The association of euploid miscarriage with obesity

Original Articles: Early Pregnancy

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VOLUME 1, ISSUE 2, P142-148, SEPTEMBER 01, 2020

Authors:

Jacqueline C. Lee, M.D., Lia A. Bernardi, M.D., M.S.C.I., Christina E. Boots, M.D., M.S.C.I.

Abstract:

Objective

To determine whether the frequency of euploid miscarriage is increased in obese women with early pregnancy loss.


Design

Retrospective cohort study.


Setting

Academic medical center.


Patient(s)

A total of 2,620 women with cytogenetic analysis results from products of conception after a pregnancy loss <20 weeks gestation from 2006–2018.


Intervention(s)

None.


Main Outcome Measure(s)

Frequency of euploid miscarriage was compared in obese (body mass index [BMI] ≥30 kg/m2) versus non-obese (BMI <30 kg/m2) patients.


Result(s)

A total of 2,620 women with a mean (± standard deviation) age at time of loss of 34.9 years (± 4.9) and mean (± standard deviation) BMI of 25.3 kg/m2 (±5.5) were included in the final analysis. After adjusting for age and race, obese women were 56% more likely to have a euploid pregnancy loss compared with nonobese women (odds ratio 1.56; 95% confidence interval 1.32–1.92). Within the cohort, 63.8% of the losses were aneuploid, of which 41% were trisomies, 8% were monosomies, and 7% were polyploidies. Of the euploid losses, 50.1% were 46,XX and 49.9% were 46,XY, which suggests that the rate of maternal cell contamination was low.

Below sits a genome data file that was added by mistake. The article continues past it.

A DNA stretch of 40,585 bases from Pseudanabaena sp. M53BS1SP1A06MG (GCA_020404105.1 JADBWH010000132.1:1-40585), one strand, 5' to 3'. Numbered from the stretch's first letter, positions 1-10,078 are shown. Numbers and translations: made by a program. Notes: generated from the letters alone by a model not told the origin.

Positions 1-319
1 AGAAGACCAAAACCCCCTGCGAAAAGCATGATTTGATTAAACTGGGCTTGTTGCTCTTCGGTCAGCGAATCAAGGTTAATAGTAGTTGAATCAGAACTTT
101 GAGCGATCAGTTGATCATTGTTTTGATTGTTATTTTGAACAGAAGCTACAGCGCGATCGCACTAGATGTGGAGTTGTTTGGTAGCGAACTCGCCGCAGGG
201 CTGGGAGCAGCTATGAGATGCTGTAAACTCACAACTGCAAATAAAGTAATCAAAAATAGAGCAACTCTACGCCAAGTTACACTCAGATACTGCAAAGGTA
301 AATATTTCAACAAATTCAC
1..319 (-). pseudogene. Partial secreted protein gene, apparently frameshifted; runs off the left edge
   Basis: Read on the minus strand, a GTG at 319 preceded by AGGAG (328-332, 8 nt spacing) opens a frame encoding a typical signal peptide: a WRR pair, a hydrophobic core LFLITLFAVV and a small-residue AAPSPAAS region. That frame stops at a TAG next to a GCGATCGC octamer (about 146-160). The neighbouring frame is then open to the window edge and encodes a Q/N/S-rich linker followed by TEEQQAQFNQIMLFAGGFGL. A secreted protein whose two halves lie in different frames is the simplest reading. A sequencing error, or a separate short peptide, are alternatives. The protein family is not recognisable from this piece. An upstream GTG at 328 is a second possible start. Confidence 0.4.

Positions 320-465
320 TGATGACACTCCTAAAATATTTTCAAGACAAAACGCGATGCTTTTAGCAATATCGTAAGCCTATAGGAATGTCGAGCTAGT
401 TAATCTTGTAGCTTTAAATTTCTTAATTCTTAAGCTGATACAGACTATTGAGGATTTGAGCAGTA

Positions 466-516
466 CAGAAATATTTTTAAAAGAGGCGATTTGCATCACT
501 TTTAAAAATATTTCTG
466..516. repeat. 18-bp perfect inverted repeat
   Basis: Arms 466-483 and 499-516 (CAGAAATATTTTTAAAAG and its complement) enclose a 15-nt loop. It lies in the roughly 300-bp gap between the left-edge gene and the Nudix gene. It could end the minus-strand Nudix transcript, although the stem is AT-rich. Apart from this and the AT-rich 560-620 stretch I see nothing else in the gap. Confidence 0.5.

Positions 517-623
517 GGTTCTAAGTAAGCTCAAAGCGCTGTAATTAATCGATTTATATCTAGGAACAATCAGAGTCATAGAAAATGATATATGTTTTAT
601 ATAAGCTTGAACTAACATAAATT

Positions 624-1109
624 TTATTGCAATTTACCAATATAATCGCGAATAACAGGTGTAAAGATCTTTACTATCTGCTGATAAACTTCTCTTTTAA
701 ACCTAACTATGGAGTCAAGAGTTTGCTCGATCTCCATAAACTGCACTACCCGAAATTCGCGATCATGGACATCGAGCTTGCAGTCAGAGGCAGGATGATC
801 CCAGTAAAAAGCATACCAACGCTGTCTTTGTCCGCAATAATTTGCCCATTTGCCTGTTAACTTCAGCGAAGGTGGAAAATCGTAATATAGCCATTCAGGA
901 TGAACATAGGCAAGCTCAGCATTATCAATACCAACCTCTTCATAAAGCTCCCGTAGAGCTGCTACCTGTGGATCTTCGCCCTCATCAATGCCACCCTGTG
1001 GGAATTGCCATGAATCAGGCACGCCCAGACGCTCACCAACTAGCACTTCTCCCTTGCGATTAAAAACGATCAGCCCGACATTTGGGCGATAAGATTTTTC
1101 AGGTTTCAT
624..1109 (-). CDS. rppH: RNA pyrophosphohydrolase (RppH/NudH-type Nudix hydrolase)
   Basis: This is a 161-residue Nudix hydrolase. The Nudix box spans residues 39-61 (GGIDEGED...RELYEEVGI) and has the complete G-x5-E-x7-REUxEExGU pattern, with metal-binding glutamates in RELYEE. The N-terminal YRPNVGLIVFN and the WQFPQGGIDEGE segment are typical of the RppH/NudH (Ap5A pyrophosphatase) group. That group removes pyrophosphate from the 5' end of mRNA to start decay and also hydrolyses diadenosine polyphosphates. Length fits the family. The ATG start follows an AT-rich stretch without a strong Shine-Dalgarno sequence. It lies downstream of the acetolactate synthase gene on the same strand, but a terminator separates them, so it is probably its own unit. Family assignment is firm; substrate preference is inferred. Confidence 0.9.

Conclusion(s)

Obese women have an increased frequency of euploid miscarriage when compared with nonobese women.

Fertility and Sterility

Editorial Office, American Society for Reproductive Medicine

Fertility and Sterility® is an international journal for obstetricians, gynecologists, reproductive endocrinologists, urologists, basic scientists and others who treat and investigate problems of infertility and human reproductive disorders. The journal publishes juried original scientific articles in clinical and laboratory research relevant to reproductive endocrinology, urology, andrology, physiology, immunology, genetics, contraception, and menopause. Fertility and Sterility® encourages and supports meaningful basic and clinical research, and facilitates and promotes excellence in professional education, in the field of reproductive medicine.

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